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Posts Tagged ‘Glenn Greenwald’

Reading this article about US Senate majority leader Harry Reid today, I was reminded of Glenn Greenwald’s analysis of how politics currently operates in Washington, D.C.

In the face of such a political culture, perhaps Mr. Reid will listen, as he drafts his bill, to the exhortation of Baha’u’llah, Whose choice of metaphor is remarkably apt in the current crisis.

O YE the elected representatives of the people in every land! Take ye counsel together, and let your concern be only for that which profiteth mankind, and bettereth the condition thereof, if ye be of them that scan heedfully. Regard the world as the human body which, though at its creation whole and perfect, hath been afflicted, through various causes, with grave disorders and maladies. Not for one day did it gain ease, nay its sickness waxed more severe, as it fell under the treatment of ignorant physicians, who gave full rein to their personal desires, and have erred grievously. And if, at one time, through the care of an able physician, a member of that body was healed, the rest remained afflicted as before. Thus informeth you the All-Knowing, the All-Wise.

We behold it, in this day, at the mercy of rulers so drunk with pride that they cannot discern clearly their own best advantage, much less recognize a Revelation so bewildering and challenging as this. And whenever any one of them hath striven to improve its condition, his motive hath been his own gain, whether confessedly so or not; and the unworthiness of this motive hath limited his power to heal or cure.

That which the Lord hath ordained as the sovereign remedy and mightiest instrument for the healing of all the world is the union of all its peoples in one universal Cause, one common Faith. This can in no wise be achieved except through the power of a skilled, an all-powerful and inspired Physician. This, verily, is the truth, and all else naught but error…

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David Brooks dedicates his column in today’s New York Times to an encomium for Irving Kristol, a founder of the neoconservative movement and, as Brooks tells it, a participant in most of the important philosophical debates of the twentieth century. I don’t know enough about Kristol and his legacy to comment on the accuracy of Brooks’s description, though I do note that Glenn Greenwald has been less than laudatory of some of Kristol’s positions.

Still, two trends that Brooks cited struck my interest: (1) the purpose of liberty in the Anglo-Scottish Enlightenment; (2) the tendency to think that moral and civic problems can be solved by economic means.

The leaders of the Scottish environment hoped that progress might come gradually and organically — if individuals were given the liberty to develop their own responsible habits and if they themselves built institutions to guide them on their way.

Kristol argued that this was the great seduction of modern politics — to believe that problems that were essentially moral and civic could be solved by economic means. They can’t. Political problems, even many economic problems, are, at heart, ethical and cultural problems. And improving the attitudes and virtues of a nation is, at best, a slow, halting process.

(In the first quotation, I assume that Brooks means Scottish enlightenment, rather than Scottish environment, as he has it.)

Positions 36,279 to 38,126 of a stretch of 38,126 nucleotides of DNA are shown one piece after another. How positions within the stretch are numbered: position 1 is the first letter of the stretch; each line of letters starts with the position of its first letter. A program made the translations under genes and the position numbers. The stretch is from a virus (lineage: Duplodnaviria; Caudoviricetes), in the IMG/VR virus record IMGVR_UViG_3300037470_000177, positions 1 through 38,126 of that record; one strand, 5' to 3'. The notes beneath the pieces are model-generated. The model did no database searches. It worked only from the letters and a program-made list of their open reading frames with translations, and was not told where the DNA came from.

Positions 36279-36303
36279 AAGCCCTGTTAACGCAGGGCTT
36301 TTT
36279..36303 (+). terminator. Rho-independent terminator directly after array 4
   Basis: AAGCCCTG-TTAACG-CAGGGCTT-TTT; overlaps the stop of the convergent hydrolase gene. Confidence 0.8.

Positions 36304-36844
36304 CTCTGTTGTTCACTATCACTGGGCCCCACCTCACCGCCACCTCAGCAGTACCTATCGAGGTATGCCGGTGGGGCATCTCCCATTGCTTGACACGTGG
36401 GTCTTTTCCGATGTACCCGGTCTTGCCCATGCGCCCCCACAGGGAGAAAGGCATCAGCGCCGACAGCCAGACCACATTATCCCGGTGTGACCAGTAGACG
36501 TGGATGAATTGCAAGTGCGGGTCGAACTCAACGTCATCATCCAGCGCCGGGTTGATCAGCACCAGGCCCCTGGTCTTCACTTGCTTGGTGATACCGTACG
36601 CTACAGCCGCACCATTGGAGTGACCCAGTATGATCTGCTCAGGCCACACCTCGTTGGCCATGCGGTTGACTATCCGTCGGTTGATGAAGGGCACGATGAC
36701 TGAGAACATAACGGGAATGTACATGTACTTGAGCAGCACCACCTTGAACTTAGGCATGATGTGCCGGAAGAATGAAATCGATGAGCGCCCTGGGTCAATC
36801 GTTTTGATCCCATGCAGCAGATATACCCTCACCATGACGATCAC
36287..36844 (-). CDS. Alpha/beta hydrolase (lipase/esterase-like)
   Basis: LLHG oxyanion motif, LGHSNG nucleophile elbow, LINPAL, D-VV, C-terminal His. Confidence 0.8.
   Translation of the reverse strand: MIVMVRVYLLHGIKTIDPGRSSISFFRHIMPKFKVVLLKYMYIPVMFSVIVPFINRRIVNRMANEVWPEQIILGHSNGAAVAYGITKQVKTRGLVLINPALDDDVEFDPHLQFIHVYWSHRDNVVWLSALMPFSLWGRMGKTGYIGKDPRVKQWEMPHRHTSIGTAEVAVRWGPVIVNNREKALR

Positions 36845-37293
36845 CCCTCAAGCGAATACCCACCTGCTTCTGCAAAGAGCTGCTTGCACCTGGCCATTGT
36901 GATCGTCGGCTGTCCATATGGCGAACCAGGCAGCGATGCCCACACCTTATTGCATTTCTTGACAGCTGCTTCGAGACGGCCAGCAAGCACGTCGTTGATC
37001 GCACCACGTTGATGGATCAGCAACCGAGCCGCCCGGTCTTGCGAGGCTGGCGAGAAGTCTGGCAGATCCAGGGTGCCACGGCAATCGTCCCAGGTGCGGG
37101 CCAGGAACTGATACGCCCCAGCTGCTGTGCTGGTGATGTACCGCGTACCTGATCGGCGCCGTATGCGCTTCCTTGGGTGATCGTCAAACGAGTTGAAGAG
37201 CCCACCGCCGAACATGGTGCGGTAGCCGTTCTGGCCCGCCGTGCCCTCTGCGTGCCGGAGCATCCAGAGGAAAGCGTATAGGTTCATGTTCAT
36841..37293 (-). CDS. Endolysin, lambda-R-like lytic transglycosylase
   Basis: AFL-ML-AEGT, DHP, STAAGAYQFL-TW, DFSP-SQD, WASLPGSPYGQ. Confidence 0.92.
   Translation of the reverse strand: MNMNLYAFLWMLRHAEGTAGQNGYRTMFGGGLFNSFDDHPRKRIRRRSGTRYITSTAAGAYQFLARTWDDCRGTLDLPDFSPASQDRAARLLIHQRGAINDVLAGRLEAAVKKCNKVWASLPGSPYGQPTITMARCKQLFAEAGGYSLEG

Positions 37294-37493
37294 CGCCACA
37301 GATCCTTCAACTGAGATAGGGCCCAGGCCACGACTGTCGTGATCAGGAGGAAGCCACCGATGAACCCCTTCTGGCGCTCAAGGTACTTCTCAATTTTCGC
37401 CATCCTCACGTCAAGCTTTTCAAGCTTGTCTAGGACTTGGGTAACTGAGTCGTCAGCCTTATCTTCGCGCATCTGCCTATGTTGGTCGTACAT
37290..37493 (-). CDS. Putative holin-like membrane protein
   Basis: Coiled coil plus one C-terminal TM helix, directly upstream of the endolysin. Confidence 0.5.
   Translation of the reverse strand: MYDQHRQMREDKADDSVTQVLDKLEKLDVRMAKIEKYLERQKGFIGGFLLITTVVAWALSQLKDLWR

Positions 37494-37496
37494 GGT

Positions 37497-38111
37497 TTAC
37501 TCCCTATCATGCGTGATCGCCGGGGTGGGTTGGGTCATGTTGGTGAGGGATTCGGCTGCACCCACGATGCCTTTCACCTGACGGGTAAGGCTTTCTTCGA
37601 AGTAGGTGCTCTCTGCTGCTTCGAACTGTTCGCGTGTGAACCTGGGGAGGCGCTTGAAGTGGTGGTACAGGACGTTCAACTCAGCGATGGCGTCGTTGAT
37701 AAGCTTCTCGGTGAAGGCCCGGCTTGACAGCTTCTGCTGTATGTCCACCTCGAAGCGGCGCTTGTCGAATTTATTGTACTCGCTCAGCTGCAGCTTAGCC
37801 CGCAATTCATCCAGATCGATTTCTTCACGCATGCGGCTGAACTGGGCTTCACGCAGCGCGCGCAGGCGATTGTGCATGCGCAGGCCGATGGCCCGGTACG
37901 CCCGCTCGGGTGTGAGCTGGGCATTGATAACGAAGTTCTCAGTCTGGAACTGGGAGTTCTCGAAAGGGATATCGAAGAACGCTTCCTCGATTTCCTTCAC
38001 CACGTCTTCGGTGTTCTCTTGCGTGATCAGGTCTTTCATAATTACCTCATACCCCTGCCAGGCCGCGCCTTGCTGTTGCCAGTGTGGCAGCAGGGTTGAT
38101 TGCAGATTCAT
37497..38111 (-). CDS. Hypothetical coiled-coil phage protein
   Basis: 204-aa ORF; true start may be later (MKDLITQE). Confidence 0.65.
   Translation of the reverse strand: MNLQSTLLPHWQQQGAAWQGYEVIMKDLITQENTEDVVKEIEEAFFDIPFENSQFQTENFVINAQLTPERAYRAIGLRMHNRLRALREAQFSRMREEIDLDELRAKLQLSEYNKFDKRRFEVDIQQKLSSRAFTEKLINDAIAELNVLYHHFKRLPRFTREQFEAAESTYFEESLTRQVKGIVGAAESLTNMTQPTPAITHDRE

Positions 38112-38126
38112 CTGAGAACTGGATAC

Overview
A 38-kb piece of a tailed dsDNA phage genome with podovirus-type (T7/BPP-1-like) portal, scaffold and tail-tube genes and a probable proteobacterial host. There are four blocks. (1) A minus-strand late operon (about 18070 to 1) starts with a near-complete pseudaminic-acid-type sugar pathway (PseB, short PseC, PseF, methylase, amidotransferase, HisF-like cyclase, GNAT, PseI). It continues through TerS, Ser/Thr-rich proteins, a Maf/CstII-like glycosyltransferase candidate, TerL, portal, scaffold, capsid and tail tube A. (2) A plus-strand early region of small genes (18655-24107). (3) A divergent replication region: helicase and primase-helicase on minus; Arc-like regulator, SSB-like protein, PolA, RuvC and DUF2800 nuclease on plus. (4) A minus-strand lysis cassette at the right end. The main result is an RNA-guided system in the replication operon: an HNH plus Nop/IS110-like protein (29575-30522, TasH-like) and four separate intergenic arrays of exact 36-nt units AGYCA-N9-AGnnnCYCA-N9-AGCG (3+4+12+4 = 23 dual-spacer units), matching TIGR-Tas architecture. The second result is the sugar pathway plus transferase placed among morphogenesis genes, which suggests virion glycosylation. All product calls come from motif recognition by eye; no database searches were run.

In its 1985 statement The Promise of World Peace, the Universal House of Justice addressed the issue of achieving peace on a global level.

The primary challenge in dealing with issues of peace is to raise the context to the level of principle, as distinct from pure pragmatism. For, in essence, peace stems from an inner state supported by a spiritual or moral attitude, and it is chiefly in evoking this attitude that the possibility of enduring solutions can be found.
There are spiritual principles, or what some call human values, by which solutions can be found for every social problem. Any well-intentioned group can in a general sense devise practical solutions to its problems, but good intentions and practical knowledge are usually not enough. The essential merit of spiritual principle is that it not only presents a perspective which harmonizes with that which is immanent in human nature, it also induces an attitude, a dynamic, a will, an aspiration, which facilitate the discovery and implementation of practical measures. Leaders of governments and all in authority would be well served in their efforts to solve problems if they would first seek to identify the principles involved and then be guided by them.

The House of Justice here clarifies an underlying dynamic that Brooks touches on in focusing on individuals’ developing “responsible habits” and in noting that many political and economic problems are, “at heart, ethical and cultural problems.” Indeed, for society to flourish, it is necessary that individuals develop responsible habits, and as the House of Justice indicates, “peace stems from an inner state supported by a spiritual or moral attitude.” The House of Justice goes on to explain that the focus on and use of “spiritual principle” is necessary to resolve economic and political problems. Thus, Brooks (or at least his language) doesn’t go quite far enough in attributing political and economic problems to “ethical and cultural problems.”

If we are to make progress, we must imbue ourselves, our communities, and our institutions with spiritual principles, those moral values that will enable us to avoid disastrous pitfalls and to tackle seemingly intractable problems. If we are to have peace, the ultimate end of social progress, we must cultivate the inner state of peace in the soil of a spiritual attitude.

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